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Stages of Alzheimer’s Disease

In Alzheimer’s disease, the nerve cells in a person’s brain gradually die off. The changes in the person may be very subtle at first as progression is slow. The disease can last over a period of eight to 20 years, depending on the health and particular circumstances of the affected individual.

"Understanding the various stages of Alzheimer’s disease helps one anticipate the care requirements of the individual."

It is useful to consider the various stages of Alzheimer’s disease, to understand more readily the care requirements of the individual. Researchers may identify three to five stages of Alzheimer’s disease, but division into three stages is already sufficient for the layman. Dr. Roger A. Brumback has described the stages of Alzheimer’s disease as follows.

Characteristics of the early-to-mild stage (generally covers three to five years)

     
  • Death and destruction of nerve cells usually occur first in the hippocampus, the brain’s memory area. The person may confuse dates, appear withdrawn, and may lose interest in playing with grandchildren.
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  • The person’s reasoning, judgment, and social skills are still normal, making it possible to develop coping techniques to compensate for memory problems.
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  • The person may thus deny having a problem and never consult a doctor. No one will suspect otherwise because the person appears normal.

Characteristics of the moderate to moderately severe stage (generally takes three to five years)

     
  • Destruction of nerve cells spreads to other areas of the brain. This results in the person having problems with dressing (motor skills), getting lost in familiar places or becoming disoriented, and being unable to manipulate the hands to use common objects.
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  • The person can no longer integrate visual and sound information with appropriate movements of body and limbs. This particularly makes driving a problematic activity.
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  • May exhibit paranoid behavior, accusing the spouse or friend of stealing or cheating. Easily becomes agitated, particularly toward evening.
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  • It is usually at this stage when the person decides to consult a doctor, giving family and friends their first sign that a problem exists and it needs medical assessment.

Characteristics of the severe to very severe stage

     
  • Destruction of nerve cells is more widespread and the ability to interact appropriately is lost. At this stage, it becomes very difficult for caregivers to manage the person at home. The affected individual totally loses social skills, reasoning and judgment.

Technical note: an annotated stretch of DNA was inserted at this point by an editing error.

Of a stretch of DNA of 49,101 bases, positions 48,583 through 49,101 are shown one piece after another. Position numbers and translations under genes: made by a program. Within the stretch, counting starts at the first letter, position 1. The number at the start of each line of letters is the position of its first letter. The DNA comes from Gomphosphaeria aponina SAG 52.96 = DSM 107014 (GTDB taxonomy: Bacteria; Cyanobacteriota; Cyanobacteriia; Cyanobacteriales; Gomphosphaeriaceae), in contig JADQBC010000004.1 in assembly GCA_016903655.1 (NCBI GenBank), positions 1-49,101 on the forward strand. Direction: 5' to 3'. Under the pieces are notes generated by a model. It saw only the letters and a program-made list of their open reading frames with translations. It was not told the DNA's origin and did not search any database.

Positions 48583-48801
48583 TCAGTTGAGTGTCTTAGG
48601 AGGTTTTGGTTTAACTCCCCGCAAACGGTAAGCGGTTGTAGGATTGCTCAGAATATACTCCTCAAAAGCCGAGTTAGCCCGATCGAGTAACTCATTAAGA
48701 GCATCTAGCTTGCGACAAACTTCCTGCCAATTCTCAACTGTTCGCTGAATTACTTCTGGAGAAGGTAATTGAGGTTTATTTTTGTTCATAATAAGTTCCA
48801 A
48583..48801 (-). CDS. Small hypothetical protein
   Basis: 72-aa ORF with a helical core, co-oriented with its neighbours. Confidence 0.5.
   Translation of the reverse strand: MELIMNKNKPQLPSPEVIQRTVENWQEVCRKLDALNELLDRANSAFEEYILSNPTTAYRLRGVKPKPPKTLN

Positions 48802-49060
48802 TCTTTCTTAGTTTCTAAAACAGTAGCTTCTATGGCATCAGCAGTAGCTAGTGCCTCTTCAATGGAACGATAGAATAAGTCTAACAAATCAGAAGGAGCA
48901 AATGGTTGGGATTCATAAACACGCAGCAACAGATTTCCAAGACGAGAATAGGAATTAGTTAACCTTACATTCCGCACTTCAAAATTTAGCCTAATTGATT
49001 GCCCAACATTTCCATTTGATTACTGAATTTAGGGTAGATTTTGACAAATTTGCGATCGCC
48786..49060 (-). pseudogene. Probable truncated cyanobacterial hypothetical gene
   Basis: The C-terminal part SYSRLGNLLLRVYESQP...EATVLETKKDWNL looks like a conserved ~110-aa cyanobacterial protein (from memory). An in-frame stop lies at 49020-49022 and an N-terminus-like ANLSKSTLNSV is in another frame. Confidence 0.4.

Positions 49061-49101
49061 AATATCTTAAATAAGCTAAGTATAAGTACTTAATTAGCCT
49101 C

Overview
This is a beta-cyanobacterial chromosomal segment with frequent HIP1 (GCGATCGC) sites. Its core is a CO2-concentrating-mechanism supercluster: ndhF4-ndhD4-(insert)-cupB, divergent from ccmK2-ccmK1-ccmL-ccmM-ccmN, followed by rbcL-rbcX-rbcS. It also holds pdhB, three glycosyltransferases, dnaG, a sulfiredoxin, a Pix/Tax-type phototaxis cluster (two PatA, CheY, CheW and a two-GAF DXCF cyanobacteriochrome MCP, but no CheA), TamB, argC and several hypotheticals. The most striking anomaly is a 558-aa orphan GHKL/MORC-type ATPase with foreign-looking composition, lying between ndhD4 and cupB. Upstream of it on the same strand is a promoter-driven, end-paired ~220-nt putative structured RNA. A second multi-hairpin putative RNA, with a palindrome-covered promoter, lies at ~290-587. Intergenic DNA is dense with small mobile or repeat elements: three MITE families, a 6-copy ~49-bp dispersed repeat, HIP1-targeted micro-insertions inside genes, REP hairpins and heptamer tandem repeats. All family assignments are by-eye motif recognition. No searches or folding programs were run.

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  • At first the person will recognize their spouse or caregiver, but ultimatley will no longer be able to do so.
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  • Normal speech becomes impossible and only grunting sounds can be produced.
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  • The person will need assistance with eating and problems with incontinence (of bowel and bladder) become worse.
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  • The quality of nursing care is crucial to survival during the final stages of Alzheimer’s disease. Patients can no longer function effectively to prevent other illnesses. Death usually is due to other illnesses, but Alzheimer’s disease is the underlying factor because it weakens the brain’s control over the body’s systems.
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  • Individuals lose the ability to walk without assistance,  the ability to sit without support, the ability to smile, and the ability to hold their head up. Reflexes become abnormal and muscles grow rigid. Swallowing is impaired.

Learning about the stages of Alzheimer’s disease enables the family caregiver to have a better idea of what is (and is not) possible to do for the patient.

 



     
  • Caregivers can waste much time “teaching” patients something when it is difficult for them to learn. It’s not that they don’t want to; it’s just that they are n longer able to do so. Understanding the limitations of the patient can help improve quality of life for both.
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  • It can be a struggle getting patients with Alzheimer’s to agree to something or answer a question. Telling them “It is time for dinner now” may be more effective than asking “Would you like to have dinner now?” It saves them the effort of making a decision. Positive statements (e.g. "Let’s go this way") are also more acceptable to them rather than negative ones (e.g. "Don’t go that way").
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  • Stick to routines and familiar activities as much as possible. Changes can produce undesirable behavior, anxiety and other negative reactions.